Missionaries for Democracy

Fanning out over the globe to the far-flung backwaters of Azerbaijan and the jungles of Zimbabwe, a modern-day group of missionaries has been spreading the gospel of democracy. Inflamed with the zeal of Jesuits preaching the Good Book to wild Indians, these latter-day saints worship at the altar of pluralism, free elections, and human rights, believing a universal Bill of Rights and the ballot box are the road map and gateway to political salvation. Their mission is to convert the politically unwashed, and they believe recent world events prove that the masses are ready to gather with the saints at the river.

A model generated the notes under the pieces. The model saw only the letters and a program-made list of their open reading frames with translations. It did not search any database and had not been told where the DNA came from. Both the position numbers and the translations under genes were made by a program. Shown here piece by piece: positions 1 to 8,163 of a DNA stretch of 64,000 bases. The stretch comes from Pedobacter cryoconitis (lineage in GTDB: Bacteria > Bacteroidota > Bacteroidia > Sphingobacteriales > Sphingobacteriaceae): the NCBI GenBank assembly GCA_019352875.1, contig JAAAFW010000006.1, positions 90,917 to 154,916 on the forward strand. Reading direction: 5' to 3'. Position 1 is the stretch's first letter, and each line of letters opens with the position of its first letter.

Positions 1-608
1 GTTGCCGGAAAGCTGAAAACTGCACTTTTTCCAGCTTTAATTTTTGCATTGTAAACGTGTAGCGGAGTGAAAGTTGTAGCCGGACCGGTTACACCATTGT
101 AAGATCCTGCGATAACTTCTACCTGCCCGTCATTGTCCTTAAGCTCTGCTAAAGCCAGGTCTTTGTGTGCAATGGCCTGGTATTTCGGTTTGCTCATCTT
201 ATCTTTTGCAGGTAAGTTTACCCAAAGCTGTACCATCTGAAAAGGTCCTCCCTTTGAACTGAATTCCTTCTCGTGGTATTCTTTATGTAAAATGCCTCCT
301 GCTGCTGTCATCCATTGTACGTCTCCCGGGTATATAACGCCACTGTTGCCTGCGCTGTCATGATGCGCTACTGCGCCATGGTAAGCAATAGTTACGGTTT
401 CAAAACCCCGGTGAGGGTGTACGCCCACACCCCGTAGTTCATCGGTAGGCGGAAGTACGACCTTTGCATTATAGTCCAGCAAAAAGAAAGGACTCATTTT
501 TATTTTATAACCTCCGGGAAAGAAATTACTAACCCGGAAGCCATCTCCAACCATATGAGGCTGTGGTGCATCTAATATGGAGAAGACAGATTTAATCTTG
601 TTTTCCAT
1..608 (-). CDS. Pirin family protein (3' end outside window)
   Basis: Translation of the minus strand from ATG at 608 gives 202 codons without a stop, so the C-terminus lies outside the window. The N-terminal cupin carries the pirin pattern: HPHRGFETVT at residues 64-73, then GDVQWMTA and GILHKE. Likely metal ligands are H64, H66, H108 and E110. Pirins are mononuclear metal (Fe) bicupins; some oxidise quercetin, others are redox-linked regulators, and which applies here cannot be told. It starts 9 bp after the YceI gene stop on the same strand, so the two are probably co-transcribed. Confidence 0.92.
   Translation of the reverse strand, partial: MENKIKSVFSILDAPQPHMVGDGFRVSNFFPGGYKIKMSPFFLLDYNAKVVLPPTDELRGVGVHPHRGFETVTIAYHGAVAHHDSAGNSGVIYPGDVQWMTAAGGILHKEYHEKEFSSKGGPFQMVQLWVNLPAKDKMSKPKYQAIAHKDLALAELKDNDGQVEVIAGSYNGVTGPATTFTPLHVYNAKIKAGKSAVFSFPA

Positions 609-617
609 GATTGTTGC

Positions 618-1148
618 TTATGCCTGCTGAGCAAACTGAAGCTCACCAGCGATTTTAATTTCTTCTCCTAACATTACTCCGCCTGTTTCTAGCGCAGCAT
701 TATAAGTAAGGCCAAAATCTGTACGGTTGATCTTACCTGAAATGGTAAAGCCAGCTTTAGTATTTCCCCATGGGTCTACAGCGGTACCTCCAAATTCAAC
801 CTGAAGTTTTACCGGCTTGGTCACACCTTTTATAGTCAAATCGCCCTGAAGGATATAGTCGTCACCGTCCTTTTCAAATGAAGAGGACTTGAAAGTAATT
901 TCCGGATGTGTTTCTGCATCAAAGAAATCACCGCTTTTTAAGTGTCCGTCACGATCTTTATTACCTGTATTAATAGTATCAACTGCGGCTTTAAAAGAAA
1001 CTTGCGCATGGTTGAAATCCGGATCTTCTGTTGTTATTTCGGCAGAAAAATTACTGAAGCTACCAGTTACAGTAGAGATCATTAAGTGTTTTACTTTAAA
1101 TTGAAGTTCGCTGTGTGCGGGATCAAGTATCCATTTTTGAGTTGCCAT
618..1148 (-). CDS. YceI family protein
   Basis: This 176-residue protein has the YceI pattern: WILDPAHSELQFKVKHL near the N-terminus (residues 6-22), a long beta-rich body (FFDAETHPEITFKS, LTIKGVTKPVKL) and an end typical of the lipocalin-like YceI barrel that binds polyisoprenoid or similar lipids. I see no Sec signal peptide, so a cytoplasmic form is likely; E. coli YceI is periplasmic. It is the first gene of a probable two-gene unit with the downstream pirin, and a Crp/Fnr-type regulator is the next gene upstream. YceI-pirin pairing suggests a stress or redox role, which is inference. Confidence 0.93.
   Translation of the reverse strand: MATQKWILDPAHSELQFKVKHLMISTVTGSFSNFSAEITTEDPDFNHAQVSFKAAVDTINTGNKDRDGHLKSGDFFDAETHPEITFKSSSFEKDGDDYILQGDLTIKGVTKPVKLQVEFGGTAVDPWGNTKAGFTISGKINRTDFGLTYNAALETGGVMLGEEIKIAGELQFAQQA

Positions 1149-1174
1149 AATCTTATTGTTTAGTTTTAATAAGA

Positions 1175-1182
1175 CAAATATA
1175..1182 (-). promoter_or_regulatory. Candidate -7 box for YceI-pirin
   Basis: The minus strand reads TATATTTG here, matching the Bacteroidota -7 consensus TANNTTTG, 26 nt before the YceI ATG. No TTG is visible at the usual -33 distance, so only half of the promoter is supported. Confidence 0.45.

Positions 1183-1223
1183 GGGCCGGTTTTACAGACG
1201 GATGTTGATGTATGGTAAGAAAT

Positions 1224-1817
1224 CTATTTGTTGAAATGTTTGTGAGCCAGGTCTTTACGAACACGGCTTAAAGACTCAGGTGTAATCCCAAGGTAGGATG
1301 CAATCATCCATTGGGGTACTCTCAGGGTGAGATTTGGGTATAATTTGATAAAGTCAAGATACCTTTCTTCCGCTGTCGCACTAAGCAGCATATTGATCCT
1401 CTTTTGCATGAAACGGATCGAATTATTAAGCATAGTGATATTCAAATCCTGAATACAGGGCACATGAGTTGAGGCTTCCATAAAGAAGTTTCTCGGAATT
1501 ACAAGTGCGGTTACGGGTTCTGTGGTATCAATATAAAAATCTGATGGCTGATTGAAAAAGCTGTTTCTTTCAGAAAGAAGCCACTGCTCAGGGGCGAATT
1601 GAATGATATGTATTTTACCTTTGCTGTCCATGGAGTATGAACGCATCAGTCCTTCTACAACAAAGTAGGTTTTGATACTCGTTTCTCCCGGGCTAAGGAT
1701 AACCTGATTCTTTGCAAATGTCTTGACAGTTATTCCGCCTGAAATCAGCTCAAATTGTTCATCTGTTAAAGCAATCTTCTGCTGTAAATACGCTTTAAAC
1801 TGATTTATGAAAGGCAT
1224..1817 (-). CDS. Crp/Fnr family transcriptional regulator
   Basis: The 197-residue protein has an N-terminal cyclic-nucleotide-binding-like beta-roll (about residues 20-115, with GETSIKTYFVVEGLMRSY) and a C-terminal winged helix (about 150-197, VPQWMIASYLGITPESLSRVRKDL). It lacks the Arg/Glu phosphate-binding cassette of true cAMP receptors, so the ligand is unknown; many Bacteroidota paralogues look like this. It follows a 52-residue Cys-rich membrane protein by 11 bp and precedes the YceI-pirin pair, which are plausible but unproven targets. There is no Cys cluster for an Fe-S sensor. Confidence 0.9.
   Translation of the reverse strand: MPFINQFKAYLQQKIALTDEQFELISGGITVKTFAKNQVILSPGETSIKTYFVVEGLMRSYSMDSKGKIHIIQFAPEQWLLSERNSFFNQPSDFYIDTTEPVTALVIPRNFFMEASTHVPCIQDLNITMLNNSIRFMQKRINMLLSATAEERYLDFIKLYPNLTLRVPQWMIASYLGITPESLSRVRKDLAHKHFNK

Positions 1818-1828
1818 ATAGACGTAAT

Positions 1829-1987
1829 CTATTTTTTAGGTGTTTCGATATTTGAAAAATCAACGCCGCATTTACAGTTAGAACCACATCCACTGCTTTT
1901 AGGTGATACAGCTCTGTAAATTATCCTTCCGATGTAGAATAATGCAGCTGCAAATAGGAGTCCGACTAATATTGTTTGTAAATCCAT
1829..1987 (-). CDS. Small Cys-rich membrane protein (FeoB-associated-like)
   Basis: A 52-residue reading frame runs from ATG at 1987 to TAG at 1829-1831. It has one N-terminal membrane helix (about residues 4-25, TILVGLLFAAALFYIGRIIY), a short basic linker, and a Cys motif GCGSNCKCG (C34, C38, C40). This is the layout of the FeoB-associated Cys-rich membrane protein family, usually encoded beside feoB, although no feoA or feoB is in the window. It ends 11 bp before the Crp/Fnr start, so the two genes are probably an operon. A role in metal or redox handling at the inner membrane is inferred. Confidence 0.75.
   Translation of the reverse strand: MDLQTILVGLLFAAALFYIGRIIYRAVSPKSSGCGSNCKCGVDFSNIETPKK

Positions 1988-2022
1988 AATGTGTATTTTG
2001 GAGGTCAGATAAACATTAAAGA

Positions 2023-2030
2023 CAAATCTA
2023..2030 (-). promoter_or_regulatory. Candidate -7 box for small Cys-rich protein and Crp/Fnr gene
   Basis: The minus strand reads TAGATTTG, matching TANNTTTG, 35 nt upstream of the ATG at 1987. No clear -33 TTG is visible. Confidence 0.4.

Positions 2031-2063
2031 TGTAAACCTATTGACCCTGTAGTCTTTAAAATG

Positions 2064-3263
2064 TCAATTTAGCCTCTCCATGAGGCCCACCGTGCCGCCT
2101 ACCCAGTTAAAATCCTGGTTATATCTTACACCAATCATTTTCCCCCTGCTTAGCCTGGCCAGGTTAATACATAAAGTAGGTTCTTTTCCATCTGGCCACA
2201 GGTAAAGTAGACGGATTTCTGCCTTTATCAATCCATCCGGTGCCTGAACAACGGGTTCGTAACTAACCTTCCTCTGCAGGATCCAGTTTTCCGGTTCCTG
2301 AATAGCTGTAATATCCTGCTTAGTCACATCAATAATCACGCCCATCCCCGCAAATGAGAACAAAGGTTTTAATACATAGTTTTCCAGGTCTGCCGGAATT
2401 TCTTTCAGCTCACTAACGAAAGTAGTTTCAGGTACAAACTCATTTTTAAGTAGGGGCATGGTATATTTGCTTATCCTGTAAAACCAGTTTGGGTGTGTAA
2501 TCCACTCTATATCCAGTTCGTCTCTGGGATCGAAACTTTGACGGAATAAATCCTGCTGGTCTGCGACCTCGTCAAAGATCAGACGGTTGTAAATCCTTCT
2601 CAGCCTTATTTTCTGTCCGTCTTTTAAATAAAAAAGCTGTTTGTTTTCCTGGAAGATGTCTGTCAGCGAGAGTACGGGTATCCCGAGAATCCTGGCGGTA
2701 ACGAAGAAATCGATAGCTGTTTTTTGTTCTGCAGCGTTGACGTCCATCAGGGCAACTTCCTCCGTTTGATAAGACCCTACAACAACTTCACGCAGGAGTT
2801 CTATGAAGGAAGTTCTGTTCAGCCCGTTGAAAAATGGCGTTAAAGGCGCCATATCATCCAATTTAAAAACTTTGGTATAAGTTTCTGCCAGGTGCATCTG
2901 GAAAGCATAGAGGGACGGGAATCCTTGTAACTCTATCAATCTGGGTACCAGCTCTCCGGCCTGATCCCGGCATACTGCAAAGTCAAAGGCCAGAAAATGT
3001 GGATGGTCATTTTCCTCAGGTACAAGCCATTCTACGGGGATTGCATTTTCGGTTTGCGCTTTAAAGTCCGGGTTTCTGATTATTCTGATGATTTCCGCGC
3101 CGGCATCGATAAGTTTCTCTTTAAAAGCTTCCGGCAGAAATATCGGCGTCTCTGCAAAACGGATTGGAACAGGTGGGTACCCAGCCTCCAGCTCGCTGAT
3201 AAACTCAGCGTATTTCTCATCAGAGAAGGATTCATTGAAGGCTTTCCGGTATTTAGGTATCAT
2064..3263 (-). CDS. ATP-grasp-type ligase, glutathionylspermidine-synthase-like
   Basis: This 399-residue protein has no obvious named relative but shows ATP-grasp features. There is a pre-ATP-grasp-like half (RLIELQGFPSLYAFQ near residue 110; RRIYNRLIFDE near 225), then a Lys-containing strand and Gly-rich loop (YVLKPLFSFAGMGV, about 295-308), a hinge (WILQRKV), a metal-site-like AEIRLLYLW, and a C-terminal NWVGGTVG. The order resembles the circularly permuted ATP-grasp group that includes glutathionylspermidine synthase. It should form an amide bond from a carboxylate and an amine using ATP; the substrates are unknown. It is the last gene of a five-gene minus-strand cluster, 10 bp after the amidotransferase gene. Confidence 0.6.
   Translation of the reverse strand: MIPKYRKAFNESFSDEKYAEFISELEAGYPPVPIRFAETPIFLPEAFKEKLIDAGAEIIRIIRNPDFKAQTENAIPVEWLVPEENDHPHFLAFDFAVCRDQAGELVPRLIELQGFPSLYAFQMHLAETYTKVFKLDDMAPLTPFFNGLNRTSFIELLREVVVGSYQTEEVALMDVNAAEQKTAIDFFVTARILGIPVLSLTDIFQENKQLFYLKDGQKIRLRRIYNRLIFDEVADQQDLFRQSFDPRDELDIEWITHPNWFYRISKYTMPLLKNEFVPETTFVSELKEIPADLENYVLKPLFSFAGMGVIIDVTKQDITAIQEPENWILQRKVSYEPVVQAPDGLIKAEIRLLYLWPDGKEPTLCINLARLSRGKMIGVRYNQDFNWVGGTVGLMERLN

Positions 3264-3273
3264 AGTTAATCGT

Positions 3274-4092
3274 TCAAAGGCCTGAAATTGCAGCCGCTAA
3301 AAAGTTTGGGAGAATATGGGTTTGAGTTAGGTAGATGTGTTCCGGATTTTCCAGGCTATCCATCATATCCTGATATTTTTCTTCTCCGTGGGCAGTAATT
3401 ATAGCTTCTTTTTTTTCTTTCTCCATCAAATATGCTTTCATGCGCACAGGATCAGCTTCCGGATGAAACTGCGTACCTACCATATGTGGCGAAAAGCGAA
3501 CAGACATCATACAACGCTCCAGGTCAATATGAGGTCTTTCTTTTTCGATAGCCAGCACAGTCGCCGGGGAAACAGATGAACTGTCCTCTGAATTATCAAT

Meet the National Endowment for Democracy. Though created by an act of Congress in 1983 "to strengthen democratic institutions around the world through nongovernmental efforts," Congressman Dante Fascell had been stumping for such an organization for two decades. The idea was to replace the CIA' s disbanded covert effort to fund publications and political movements abroad, which was a worthy endeavor, but one that he thought must be pursued openly. Despite Fascell's best efforts, including congressional hearings on the subject, the idea for a democracy endowment didn't attract much political support until a meeting of what became its patrimonial triumvirate: Senator Orrin Hatch; the AFL-CIO's long-time anticommunist foreign minister, Irving Brown; and its president, Lane Kirkland.

At a meeting...

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